Philippians 4:8

September 04, 2022 -- Volume 6.36

 Lead Us In Prayer
By Ken Weliever

Today, all around the world, Christians will collectively meet to worship God. I wonder how many public prayers will be offered today?

I don’t know the answer. But it’s not hard to conceive it will be tens of thousands.

A disciple once asked Jesus, “Teach us to pray.” In that spirit, we offer ten suggestions and guidelines to help us more effectively lead other worshipers in prayer.

#1 Pray to God, not the audience.

Prayer is a petition from man to God; not a sermon to be preached, or an occasion to rebuke others, or proclaim some pet peeve.

#2 Speak so you can be heard by everyone.

In a large auditorium that probably means using the microphone. If in a smaller building, position yourself to be heard. Speak up. How can we be led in prayer, if we can’t hear the prayer?

#3 Make your prayer relevant to the occasion.

Giving thanks at the communion service is different than an opening prayer. Or praying for someone who’s confessed sin. Or a supplication during a church problem, or national crisis.

#4 Use the first person plural in your prayers.

This is not a personal, private prayer, but a public one. Include the congregation using “we,” “us”, and “our.” Jesus’ model prayer taught us to say, “Our Father…give us…forgive us…lead us.”

#5 Avoid long, rambling prayers.

Jesus affirms that God does not hear us because of our “many words.” Shun “vain repetitions,” hackneyed phrases, and worn-out cliches. Be concise. Remember, brief is usually better.

#6 If possible, think about your prayer in advance.

Obviously, sometimes we’re asked to lead on “the spur of the moment.” But, if you’re scheduled ahead of time, consider what you want to pray about. We expect the preacher and song leader to be prepared, why not the prayer leader?

#7 Honor announced prayer requests.

Often announcements are made at the beginning of service about those who’ve experienced a death in the family, or who are sick, shut-in, or asked for prayer. Take note of those requests, and specifically pray for those individuals.

#8 Consider the proper elements of prayer.

Again depending on the occasion, observe the scriptural components of prayer. Praise. Thanksgiving. Intercession. Confession. Requests. And supplication.

#9 Be sure your prayer is scripturally accurate.

Address God. Pray in Jesus’ name. Ask in faith. Have a forgiving heart. Be sincere, humble, and fervent. Always pray with the spirit that God’s will be done.

#10 Dismiss us.

Generally speaking, a closing prayer ought to be brief. Considering people’s attention span, the length of the service, and parents wrestling with little children, there’s no need to repeat everything in previous prayers. Appropriately dismiss us with God’s blessing.

“The prayer of a righteous person is powerful and effective” (Jas. 5:16). 

 Stay Focused On The Important Work Of The Church
By Greg Gwin

More than 70 years ago B. C. Goodpasture wrote this:

“For the church to turn aside from its divine work to furnish amusement and recreation is to pervert its mission. It is to degrade its mission. Amusement and recreation should stem from the home rather than the church. The church, like Nehemiah, has a great work to do; and it should not come down on the plains of Ono to amuse and entertain. As the church turns its attention to amusement and recreation, it will be shorn of its power as Samson was when his hair was cut. Only as the church becomes worldly; as it pillows its head on the lap of Delilah; will it want· to turn from it wanted course to relatively unimportant matters. Imagine Paul selecting and training a group of brethren to compete in the Isthmian games! Of his work at Corinth, he said: “For I determined not to know anything among you, save Jesus Christ, and him crucified.” – (Gospel Advocate, May 20, 1948).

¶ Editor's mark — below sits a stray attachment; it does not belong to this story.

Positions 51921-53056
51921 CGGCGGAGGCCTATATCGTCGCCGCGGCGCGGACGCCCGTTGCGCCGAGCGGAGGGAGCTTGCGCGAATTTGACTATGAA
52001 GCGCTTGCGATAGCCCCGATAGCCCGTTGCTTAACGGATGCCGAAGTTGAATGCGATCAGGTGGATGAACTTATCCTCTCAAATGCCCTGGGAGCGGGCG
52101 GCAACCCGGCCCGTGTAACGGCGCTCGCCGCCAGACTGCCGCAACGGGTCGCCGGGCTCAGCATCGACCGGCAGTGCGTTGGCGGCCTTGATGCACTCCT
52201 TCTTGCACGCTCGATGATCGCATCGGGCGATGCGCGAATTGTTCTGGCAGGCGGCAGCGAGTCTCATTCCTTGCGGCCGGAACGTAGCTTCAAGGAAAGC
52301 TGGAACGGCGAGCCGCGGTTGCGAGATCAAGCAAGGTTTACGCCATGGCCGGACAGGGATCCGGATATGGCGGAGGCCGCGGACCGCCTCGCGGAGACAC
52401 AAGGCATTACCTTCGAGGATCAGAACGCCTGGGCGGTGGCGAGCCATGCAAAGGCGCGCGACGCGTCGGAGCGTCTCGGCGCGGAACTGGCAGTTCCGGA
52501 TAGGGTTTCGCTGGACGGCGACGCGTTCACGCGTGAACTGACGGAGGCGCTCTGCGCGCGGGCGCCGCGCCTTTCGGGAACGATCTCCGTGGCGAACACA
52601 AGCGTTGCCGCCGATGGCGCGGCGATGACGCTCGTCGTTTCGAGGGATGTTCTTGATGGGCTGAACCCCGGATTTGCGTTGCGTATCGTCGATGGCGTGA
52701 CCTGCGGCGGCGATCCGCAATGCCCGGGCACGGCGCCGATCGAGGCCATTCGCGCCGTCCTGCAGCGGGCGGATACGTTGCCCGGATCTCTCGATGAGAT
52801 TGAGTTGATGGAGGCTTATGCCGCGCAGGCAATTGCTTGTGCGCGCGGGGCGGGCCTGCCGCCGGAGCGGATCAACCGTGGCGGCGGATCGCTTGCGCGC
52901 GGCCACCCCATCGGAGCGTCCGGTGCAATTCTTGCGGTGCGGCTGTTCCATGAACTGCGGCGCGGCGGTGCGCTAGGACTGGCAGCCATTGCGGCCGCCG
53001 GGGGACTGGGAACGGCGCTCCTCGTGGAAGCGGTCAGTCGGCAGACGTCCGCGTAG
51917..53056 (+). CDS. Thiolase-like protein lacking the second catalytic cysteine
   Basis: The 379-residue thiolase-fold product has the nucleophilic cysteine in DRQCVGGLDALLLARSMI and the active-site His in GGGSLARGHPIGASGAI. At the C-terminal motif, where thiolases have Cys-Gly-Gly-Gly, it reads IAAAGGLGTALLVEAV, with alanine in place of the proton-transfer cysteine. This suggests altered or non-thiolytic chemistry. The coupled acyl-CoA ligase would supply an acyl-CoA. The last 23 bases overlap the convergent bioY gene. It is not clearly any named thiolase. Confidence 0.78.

It is obvious that the things that Goodpasture warned about have come to pass. We see churches of Christ fully engaged in all manner of ‘fun and games.’ The principle work of the church is to spread the gospel (1 Tim. 3:15). Let us never attempt to divert the church from this work – the most important work in all the world. 

By Terry Wane Benton

People have thrown out the baby with the bathwater on this. They have been misled to think that “religion” is bad. No! “impure religion” is bad, “pure religion” (Jas. 1:27) is what God demands and expects of you. Claiming Jesus without religion is a false dichotomy. If you have Jesus AT ALL it will be your religion. You cannot escape religion. Your religion will simply be either pure or impure. The Bible does not make such a distinction. That was invented in recent years. Biblically, you practice religion purely or impurely, but there is no such thing as loving Jesus without practicing religion. Religion is showing respect for a divine being. How can you claim to know and love Jesus without showing respect to Him as the Divine being? Loving Jesus IS religion. You either love Him with a pure heart, or with an impure, tainted mixture of false ideas and motives, but either way that is the nature of your religion. A red flag should come up in your mind when someone claims to love Jesus but not His religion. Jesus practiced pure religion. You cannot accept Him without His religion.